Sunday, 19 June 2011

The Catholic view of suicide

There has been a lot of talk this week about suicide and assisted death, so I thought I would investigate the religious view of this issue, especially the Catholic Church who I was always told considered taking one's own life as a 'mortal sin' for which one would burn in hell.

The view of the church appears to be that God gives life, and only God has the right to take it away. Taking your own life is therefore a direct affont to the dominion of God. We are obliged to accept life gratefully and preserve it for the honour of God and the salvation of our souls.

Interestingly, though, the hard line view I had expected seems to have soften over recent years.

For a start, there seems to be a get out clause that the person has to be of sound mind and that if he is not, then he is not responsible. There also seems to be a further get out clause that once dead, the sinner should be afforded the opportuniy for true repentance for his act as with the repentance of any other sin.

We are told that "We should not despair of the eternal salvation of persons who have taken their own lives. By ways known to him alone, God can provide the opportunity for salutary repentance. The Church prays for persons who have taken their own lives."

Also, in the past, suicides were not afforded a church burial but this no longer appears to be the case. Certainly a step in the right direction.

However, we are also told that "for a sane man deliberately to take his own life, he must, as a general rule, first have annihilated in himself all that he possessed of spiritual life, since suicide is in absolute contradiction to everything that the Christian Religion teaches us as to the end and object of life and, except in cases of insanity, is usually the natural termination of a life of disorder, weakness, and cowardice."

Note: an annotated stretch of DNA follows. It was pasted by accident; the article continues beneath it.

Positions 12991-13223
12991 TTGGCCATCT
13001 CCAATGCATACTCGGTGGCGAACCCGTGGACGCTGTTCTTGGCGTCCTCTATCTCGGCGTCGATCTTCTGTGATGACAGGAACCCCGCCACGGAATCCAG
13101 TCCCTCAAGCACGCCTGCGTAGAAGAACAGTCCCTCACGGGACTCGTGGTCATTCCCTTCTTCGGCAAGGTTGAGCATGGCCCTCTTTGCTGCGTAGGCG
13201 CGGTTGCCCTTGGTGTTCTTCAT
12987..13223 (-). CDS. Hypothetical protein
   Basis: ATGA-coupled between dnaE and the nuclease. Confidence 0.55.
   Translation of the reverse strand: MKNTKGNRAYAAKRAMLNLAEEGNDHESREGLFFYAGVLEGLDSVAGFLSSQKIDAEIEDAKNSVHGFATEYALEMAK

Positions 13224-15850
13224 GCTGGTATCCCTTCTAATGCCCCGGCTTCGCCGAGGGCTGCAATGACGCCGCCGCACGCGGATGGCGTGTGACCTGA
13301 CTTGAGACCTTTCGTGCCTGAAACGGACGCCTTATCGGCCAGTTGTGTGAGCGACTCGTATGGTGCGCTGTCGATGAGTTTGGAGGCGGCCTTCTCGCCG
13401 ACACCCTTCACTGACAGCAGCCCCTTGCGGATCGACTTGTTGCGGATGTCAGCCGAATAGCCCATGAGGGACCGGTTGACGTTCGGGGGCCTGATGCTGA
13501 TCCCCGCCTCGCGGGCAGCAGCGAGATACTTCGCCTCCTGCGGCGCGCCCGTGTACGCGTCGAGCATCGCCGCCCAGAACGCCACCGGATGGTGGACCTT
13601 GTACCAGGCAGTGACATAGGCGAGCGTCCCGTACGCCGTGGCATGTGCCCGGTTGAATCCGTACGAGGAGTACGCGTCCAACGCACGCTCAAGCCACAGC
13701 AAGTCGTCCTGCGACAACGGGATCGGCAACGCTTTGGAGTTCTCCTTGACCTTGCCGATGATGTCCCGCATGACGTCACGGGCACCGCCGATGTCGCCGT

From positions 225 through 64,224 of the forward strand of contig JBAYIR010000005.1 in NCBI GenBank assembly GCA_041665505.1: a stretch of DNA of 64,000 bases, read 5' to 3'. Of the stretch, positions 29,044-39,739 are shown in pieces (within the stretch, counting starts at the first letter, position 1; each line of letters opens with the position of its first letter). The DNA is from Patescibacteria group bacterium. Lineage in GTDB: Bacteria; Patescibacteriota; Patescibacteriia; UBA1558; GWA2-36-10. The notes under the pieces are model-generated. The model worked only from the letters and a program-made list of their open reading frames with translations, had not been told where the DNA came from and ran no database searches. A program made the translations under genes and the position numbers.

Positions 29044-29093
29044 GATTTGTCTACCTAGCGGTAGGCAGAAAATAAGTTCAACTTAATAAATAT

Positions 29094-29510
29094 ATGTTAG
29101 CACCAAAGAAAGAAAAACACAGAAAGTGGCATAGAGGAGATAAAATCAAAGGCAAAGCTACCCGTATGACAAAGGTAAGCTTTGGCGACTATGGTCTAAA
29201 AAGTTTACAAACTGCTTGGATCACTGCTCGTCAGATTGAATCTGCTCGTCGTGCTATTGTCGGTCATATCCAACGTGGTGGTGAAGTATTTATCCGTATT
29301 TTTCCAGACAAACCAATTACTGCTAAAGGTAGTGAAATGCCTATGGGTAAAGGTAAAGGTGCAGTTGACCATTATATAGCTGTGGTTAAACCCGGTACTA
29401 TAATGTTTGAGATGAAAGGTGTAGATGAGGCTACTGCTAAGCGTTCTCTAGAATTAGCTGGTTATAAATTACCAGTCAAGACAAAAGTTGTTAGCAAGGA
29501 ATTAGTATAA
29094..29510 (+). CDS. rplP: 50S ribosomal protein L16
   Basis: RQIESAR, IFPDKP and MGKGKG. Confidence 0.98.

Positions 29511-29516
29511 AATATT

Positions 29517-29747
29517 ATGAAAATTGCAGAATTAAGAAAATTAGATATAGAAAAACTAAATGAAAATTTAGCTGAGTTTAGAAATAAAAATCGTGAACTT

Earlier this week, I watched Peter Smedley take his own life on the BBC. Weakness and cowardice are the last characteristics I would attribute to him. A stronger and braver man I have yet to encounter.

I am not an admirer of religious dogma, and on this occasion I am pleasantly surprised that the attitude of the Catholic church to this issue has softened.

Now we just need to get the law changed...

(You can read an article on this subject by clicking here)


  1. Also keeping people alive on machines when death would actually be a relief is another area that should be looked at. I even think the Pope (John Paul) spoke out against this a few years back.


  2. Consider

    1 If a wife helps her wheelchair-bound husband onto a plane bound for Switzerland, knowing he is going to Dignitas, she is guilty of an offence in this country.

    2 If a patient in hospital is in a persistent vegetative state, it is not unusual (in fact it is relatively common) for life support machines to be switched off. This is perfectly legal.

    If the courts are considered competent tomake a decision in case two, why can there not be a similar system in place in case 1?

    And what of the hapless airport employee pushing a wheelchair bound passenger to the plane, who finds out on the way that the passenger is heading for Dignitas? Is he supposed to just abandon the passenger in the airport lounge? Throw him out of the airport? Face prosecution?

    That fact that the law is an ass is well-known. The fact that it is abusing this privilege is now becoming painfully obvious.

  3. Quite right, Mike. What I also find interesting is that the law on assisting a suicide was recently tightened up and the penalties increased.

    At the same time, the police question relatives returning from Dignitas but they have never charged anyone or brought a prosecution.

    So if the police have this latitude, why is the law so strict in the first place??

  4. name of tablet plz plz plz plz


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